Brahms: The Boy II
It’s just a film that’s as blank as Brahms’ expression.
When John Steinbeck’s In Dubious Battle was published in 1936, the New York Times wrote that “You would never know that In Dubious Battle was by the same John Steinbeck if the publishers did not tell you so.” After directing such formally and narratively challenging films as his adaptation of Cormac McCarthy’s “Child of God” and William Faulkner’s “As I Lay Dying,” James Franco’s work in adapting the Steinbeck novel could provoke a nearly identical response. Given how much he typically pushes back against traditional storytelling in his directorial efforts to date, you would never know that “In Dubious Battle” was the same James Franco if the producers did not tell you so. Remarkably star-studded and even more remarkably earnest, there are elements of “In Dubious Battle” that work but enough missteps to keep it from fully coming together the way one wishes it would. However, it's such an unexpected film from Franco the Director that it could easily get one more excited about his upcoming projects, including the highly anticipated “The Masterpiece.” And it undeniably plays differently in the wake of worker strikes today for "A Day Without Immigrants" and greater divides between the working class and the President of the United States than when the film premiered at Toronto last year (which is not meant as a political statement, just a fact, and not an alternative one).
“In Dubious Battle” is the story of the working class during the Depression, striking against an increasingly cruel establishment in ways that would lead to the formation of workers’ rights, including a minimum wage. It is an ensemble piece fronted by Nat Wolff’s Jim and James Franco’s Mac, two men who essentially form a union of workers after their wages are cut from $3 an hour to $1 an hour at the height of the depression. Jim is the younger, more naïve man, learning the ways to inspire his people from the more-experienced Mac. “In Dubious Battle” is about the cost of fighting for equality. It is easy to roll over and accept what one is given. It is much harder to fight for what one is owed.
Franco fills his ensemble with recognizable faces, many of whom give great one-or-two-scene performances. Most notably, Vincent D’Onofrio shines as London, a reticent leader to his people, and a negotiation scene between him and Robert Duvall as Bolton, the voice of the establishment, is the highlight of the film. As a director, Franco knows to get out of the way and let his veterans do that which they do best. So, D’Onofrio, Duvall, Sam Shepard, and Ed Harris give magnetic, lived-in performances. For the record, Franco himself is very good here as well.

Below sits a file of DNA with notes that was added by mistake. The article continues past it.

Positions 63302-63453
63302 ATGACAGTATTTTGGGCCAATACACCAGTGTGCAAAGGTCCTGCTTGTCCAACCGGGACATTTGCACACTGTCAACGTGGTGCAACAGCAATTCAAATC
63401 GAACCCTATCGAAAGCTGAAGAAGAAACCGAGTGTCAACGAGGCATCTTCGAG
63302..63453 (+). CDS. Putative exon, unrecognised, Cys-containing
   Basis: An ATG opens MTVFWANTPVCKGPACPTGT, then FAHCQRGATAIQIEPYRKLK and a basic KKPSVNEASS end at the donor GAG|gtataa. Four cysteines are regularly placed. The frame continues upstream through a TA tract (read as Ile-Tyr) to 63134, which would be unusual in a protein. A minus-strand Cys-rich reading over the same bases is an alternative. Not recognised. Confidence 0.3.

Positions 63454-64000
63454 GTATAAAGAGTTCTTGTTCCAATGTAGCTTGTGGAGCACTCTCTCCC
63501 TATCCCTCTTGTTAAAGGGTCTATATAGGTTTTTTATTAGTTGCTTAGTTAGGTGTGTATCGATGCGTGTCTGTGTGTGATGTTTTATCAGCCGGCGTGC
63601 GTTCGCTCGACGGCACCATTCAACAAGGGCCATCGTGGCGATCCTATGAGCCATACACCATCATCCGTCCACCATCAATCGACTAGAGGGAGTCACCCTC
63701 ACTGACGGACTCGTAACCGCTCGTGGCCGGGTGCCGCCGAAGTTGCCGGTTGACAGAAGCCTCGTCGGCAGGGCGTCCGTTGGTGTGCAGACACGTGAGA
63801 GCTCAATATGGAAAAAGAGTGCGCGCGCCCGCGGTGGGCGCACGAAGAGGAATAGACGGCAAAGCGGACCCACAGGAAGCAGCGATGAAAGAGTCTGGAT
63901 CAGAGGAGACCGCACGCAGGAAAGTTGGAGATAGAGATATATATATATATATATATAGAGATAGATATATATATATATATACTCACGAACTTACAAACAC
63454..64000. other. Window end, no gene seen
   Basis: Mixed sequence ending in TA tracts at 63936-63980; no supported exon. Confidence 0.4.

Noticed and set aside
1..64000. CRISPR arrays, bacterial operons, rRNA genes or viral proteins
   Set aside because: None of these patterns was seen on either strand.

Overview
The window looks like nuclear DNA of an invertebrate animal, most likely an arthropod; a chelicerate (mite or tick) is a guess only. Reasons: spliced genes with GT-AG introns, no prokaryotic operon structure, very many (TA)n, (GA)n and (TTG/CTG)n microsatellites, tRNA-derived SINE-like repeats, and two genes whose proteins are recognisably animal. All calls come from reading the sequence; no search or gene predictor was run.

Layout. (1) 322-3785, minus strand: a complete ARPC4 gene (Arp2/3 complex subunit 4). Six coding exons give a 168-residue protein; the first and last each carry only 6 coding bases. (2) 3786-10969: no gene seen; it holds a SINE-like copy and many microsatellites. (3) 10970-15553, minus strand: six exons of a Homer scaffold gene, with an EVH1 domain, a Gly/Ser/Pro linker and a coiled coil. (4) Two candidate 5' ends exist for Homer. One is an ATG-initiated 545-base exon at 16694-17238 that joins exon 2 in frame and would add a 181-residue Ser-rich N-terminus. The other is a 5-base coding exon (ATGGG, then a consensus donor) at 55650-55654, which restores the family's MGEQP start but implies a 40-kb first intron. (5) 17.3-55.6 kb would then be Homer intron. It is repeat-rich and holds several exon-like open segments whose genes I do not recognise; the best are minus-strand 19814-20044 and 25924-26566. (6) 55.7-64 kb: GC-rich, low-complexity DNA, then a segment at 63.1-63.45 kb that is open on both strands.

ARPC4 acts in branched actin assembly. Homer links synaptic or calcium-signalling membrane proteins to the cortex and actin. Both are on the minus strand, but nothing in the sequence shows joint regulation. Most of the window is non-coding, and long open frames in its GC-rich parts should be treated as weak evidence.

The problems come in the younger cast, which Franco doesn’t quite seem willing to direct to a degree that their characters come off as believable. Wolff’s non-performance is a hole at the center of the film, amplified whenever he’s alone with Selena Gomez’s miscast Lisa. There’s a notable divide here between the accomplished veterans and the younger players. The former look like they have dirt under their nails and life stories to tell. The latter look like they’re playing dress up.
Most of all, “In Dubious Battle” falters due to the pacing of its earnestness. It’s a film in which characters often say exactly what they’re thinking and feeling and needing at any given moment. And when a film starts with that degree of existence as a “message delivery system” instead of presenting characters it has nowhere to go but melodrama. If the passionate speeches of the final act weren’t preceded by 100 minutes of basically the same sentiments they’d have more power. “In Dubious Battle” is monotonous in its messaging, working only when it allows itself to be a character piece less tied to Having Something to Say.
I never thought that James Franco would make a film that felt comparable to a John Sayles ensemble piece, but that’s what “In Dubious Battle” ultimately feels like. The difference is that Sayles is one of our best craftsmen when it comes to setting, making his location as important as his characters, and giving us worlds that feel lived-in instead of merely visited by a cast and crew. Still, the unexpected effort is appreciated. Some have claimed that In Dubious Battle was Steinbeck’s first major book (it would be followed by Of Mice and Men the next year and then The Grapes of Wrath three years later). Perhaps we’ll look back on the film version as James Franco’s first major directorial credit.
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